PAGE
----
Proteinosomes are a new type of synthetic protocell that are delineated by a semi-permeable, stimulus-responsive, enzymatically active, elastic membrane consisting of a closely packed monolayer of conjugated protein–polymer building blocks. The proteinosomes can be dispersed in oil or water, thermally cycled to temperatures of 70°C, and partially dried and re-inflated without loss of structural integrity. As a consequence, they exhibit protocellular properties such as guest molecule encapsulation, selective permeability, gene-directed protein synthesis and membrane-gated internalized enzyme catalysis.
Peptide/nucleotide Micro-droplets as a Step Towards a Membrane-free Protocell Model:
We are interested in preparing proteinosomes from amphiphilic protein–polymer conjugates that exhibit temperature-responsive properties and display self-assembly behaviour at water droplet/oil interfaces. We are using these novel micro-compartments for the gating of enzyme reactions located within the picolitre volume of the proteinosome interior.
- Xin Huang, Mei Li, David C. Green, David S. Williams, Avinash J. Patil and Stephen Mann, Nature Communications, 4, 2239 (2013) DOI: 10.1038/ncomms3239, 1-9
Polymer/nucleotide Droplets as Bio-inspired Functional Micro-compartments:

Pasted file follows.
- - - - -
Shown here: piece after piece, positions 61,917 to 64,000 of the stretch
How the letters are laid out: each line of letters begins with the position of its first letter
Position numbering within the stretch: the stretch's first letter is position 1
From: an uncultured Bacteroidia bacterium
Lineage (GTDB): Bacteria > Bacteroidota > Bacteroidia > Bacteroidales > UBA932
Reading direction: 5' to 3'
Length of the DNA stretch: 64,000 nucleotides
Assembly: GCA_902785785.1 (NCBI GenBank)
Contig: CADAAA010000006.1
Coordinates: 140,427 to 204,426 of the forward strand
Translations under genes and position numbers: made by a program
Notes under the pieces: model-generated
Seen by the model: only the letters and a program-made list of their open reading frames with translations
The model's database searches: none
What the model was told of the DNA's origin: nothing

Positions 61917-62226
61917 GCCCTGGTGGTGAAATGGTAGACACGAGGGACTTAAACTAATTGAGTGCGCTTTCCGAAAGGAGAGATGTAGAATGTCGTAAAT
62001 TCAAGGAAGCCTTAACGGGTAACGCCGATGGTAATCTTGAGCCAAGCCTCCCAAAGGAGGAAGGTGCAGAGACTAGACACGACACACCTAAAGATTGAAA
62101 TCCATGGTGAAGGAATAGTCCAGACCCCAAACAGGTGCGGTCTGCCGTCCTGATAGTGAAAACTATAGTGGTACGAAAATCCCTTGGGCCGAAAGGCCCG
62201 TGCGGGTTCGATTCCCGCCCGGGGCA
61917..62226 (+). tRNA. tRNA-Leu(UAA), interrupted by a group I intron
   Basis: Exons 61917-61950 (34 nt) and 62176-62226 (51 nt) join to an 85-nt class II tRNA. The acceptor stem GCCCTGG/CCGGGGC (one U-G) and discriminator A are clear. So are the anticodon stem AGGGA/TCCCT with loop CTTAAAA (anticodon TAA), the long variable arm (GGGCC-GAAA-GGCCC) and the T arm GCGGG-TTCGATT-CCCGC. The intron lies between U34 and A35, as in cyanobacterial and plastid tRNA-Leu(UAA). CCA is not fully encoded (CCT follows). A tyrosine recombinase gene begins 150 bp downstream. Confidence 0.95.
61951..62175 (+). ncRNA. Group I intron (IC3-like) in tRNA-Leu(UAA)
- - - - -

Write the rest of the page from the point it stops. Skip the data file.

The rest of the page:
We are also interested in constructing smart proteinosomes that comprise a triad of enzyme–polymer amphiphilic building blocks capable of operating together as a multi-step membrane-mediated cascade system.
- Xin Huang, Mei Li and Stephen Mann, Membrane-mediated cascade reactions by enzyme-polymer proteinosomes, ChemComm, 2014, 50, 6278-6280
Design and Construction of Higher-order Structure and Function in Proteinosome-based Protocells:
In other work, we are exploring the design and construction of a cytoskeletal-like matrix by enzyme-mediated formation of an amino acid hydrogel within the interior of the proteinosomes to increase mechanical robustness and generate a molecularly crowded reaction environment. Prolonged growth of the encapsulated hydrogel results in penetration of the amino acid nanofilaments through the porous shell of the proteinosome to produce a continuous, protease-resistant outer wall that totally encloses the protein–polymer membrane, analogous in some respects to the cell wall/cell membrane layered structure of bacterial cells.
We are also exploring multifunctional proteinosome-based protocells with the potential of integrating aspects of supramolecular and polymer chemistry into the design and construction of novel bioinspired microcompartments as a step toward small-scale materials systems based on synthetic cellularity.
- Xin Huang, Avinash Patil, Mei Li, Stephen Mann, JACS 2014, DOI: 10.1021/ja504213m
- Mei Li, Xin Huang, T.-Y. Dora Tang and Stephen Mann, Curr. Opin. Chem. Biol., 2014, 22, 1-11.